Here is a step-by-step structure you can follow to complete your Extended Essay in Economics. The layout has changed recently, for example in terms of the cover sheet requirements and the reflections, but this post is up-to-date (and it includes a lot of helpful links).
Here are a few key points and other helpful links you’ll want to use:
On this, the third of three posts to make sure you score full marks on your Economics Internal Assessments, I want to give you a detailed checklist you can use to check your own work. (Here is post one, Getting Started with your Econ IA and post two: the Econ IA Structure).
I have included what the IB says they expect for full marks, and translated that into actionable steps. If you do everything on the checklist your teacher will have to give you full marks.
This is up-to-date with the "new" IB Econ curriculum (first Assessment 2022).
IB Explanation: This criterion assesses the extent to which the student is able to construct and explain diagrams.
IB Expectations: Relevant, accurate and correctly labelled diagram(s) are included, with a full explanation.
Checklist (to get full marks):
Drawing the diagram:
-You have fully labelled your x and y-axis (See the Structure for this here).
-You’ve chosen the most appropriate diagram (the one that best...
The IA is a brilliant opportunity to put some marks in the bank and make that 6 or 7 in the course much easier to achieve. This first article will focus on choosing an appropriate article.
If you choose a bad article you’ll find it like competing in the Olympic 100 meter dash wearing your granny’s high heels. It doesn’t matter how good you are. Your name might be Usain Bolt. You’re working with the wrong equipment, so you’re gonna get beat. Here, just like in your Extended Essay and so much else in life, you’ve got to make good decisions at the start of the thing to end up where you want to go. Actually, you need to decide on the concept you want to explore BEFORE you go looking for your article. You should normally focus on one of the really major concepts like supply and demand, market failure, or aggregate supply and taxes. And once you've done that you'll know what type of article you're looking for.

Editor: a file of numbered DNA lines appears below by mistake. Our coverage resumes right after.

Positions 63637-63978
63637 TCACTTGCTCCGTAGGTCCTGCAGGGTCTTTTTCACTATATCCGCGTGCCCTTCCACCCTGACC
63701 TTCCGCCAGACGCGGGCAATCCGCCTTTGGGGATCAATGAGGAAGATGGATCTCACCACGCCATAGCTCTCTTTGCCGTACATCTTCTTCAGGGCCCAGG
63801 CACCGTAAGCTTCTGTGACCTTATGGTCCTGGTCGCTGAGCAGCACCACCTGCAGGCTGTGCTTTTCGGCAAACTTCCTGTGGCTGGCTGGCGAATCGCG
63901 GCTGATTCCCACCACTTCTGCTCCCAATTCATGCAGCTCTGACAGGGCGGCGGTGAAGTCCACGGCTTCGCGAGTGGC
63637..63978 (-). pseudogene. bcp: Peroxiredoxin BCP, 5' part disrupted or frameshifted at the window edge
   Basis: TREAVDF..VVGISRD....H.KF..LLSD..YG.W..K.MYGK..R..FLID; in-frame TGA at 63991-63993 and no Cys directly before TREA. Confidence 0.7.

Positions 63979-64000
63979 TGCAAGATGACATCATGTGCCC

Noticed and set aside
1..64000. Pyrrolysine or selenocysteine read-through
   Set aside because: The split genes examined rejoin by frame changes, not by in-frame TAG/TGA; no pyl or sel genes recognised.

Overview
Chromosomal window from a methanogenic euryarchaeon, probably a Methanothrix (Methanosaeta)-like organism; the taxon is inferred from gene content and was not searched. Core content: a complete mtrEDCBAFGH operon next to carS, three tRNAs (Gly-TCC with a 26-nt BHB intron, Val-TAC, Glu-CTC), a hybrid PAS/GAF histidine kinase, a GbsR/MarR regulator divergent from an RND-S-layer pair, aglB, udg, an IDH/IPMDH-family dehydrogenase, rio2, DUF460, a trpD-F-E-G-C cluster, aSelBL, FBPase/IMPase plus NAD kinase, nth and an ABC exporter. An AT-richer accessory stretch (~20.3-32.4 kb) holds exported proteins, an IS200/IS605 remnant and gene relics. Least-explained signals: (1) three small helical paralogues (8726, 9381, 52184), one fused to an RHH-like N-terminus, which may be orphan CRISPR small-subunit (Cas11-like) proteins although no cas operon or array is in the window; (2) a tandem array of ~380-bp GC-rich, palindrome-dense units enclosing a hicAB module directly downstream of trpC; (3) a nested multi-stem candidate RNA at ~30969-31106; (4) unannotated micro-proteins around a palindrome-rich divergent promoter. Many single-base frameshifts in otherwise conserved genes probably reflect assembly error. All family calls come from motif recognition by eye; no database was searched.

Evaluation is a very important concept in IB Economics. But before we evaluate we always analyze.
Analysis is providing the DEED aspects --your Definitions, Explanations, Examples and Diagrams to show how the theory helps to answer the question.
Basically, analysis is explaining the relevant theory. Evaluation is critiquing the theory.
Economic theories (i.e. our diagrams) always suggest certain things are true --for example that price ceilings will result in shortages. However, our field is full of interesting nuances. For example, price ceilings don't always result in shortages, because they might be set above the current equilibrium price.
There are always uncertainties and priorities to consider about the effects of a given policy. Remember that in your IA, for example, you're almost always looking at the possible effects of a certain policy decision. The simple presentation of the theory you did in the analysis section,...
In the new syllabus (May 2022 exams onward) and get to choose 1 out of 3 questions, chosen from any of the 4 units. Paper 1 is worth 20% of your final for HL students and 30% for SL students.
You'll get get 75 minutes (1 hour and 15 minutes). That seems like quite a lot of time and it is, but you're expected to do a lot in that time, so you'll need to be careful to do everything you need to do in the time you get.
It’s easy to waste time (i.e with lengthly introductions or descriptive writing) that earn you no marks at all.
If you use this structure you’ll be sure to earn all of the possible marks for each of your IB Economics Paper 1 essays.
Answer the question using real case studies and theory from the course.
In a quick introduction paragraph, do the following:
Theory of the firm is hard! ...It's ToF to get your head around. ...Get it?
You can easily memorize everything. I'll show you here.
The first year I taught IB Economics, my students really struggled with the diagrams and all of the memorization in this part of the course. And I didn't know how to help them remember it. But I love taking something hard and making it easy. So I love mnemonics and finding a structure (or a system) that you can always use to get great results. This approach is the only thing that works for me.
So, while this is obviously an Economics post, you can also take this as a lesson in how to use mnemonics to pack otherwise hard-to-remember information into your brain.
I read a lot of books on this subject to help my students (people like Cal Newport, Adam Robinson and Joshua Foer --who's book is subtitled "The Art and Science of Remembering Everything") and I've applied what I've learned...